H'OKAY. This was the only book of my R.I.P. choices that I had to stop reading by 8 pm, lest that dark corner of my bedroom spawn ghosties. This is a proper haunted house story, where the House itself is as disturbing as the women in its walls.
Set in a sprawling manor-turned-B&B on the cliffs of Dover, White is for Witching is told through the voices of Miranda; her twin brother, Eliot; her girlfriend, Ore; and the House. The story revolves around Miranda and her disappearance, and so her section is told in third person, while the others are in first. The number of perspective switches and weird, unsettling details make this a book that I will absolutely be rereading, if only to try to understand all of what really happened.
I love the way Oyeyemi used a kind of slow accumulation of creepy to get to the terrifying and disorienting climax. She combines a pile of acceptably unusual things — twin relationship dynamics; Miranda's pica (pronounced pie-kah), an eating disorder that causes the urge to eat things with no nutritional value, like chalk — with supernatural unusual things best discovered on your own to create this sense of unease and confusion. Reading it felt like slowing going crazy and then having one spectacular break.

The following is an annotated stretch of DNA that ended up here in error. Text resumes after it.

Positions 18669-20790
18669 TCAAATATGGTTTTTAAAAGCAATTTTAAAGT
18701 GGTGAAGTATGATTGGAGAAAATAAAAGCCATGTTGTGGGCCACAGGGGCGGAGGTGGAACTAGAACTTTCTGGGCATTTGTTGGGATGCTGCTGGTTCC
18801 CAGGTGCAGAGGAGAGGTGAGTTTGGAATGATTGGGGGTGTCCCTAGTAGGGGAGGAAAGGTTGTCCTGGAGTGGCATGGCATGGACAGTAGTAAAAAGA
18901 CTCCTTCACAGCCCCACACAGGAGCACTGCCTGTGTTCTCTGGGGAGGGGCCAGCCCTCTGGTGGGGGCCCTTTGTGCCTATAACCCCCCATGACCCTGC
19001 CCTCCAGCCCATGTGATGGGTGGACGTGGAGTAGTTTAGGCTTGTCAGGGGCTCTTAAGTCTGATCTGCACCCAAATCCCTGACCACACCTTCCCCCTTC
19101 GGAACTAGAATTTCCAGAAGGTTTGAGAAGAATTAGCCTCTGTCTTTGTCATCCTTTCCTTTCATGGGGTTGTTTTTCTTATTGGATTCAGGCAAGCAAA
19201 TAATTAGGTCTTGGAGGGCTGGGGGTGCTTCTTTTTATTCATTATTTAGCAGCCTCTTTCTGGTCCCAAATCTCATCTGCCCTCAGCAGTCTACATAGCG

|Nah, it's cool. Just some guy with some dolls.|
|OK, I think I might be in trouble.|
I really liked this book, and the further away I get from reading it, the more I like it. In with the crazy narrative and the Distinct Style are some really great bits of writing. The internet says Oyeyemi's writing is dark and lyrical, and dark and lyrical it is.
Also, to my Cult of Wilkie internet buds, there are lesbians AND a Wilkie Collins reference.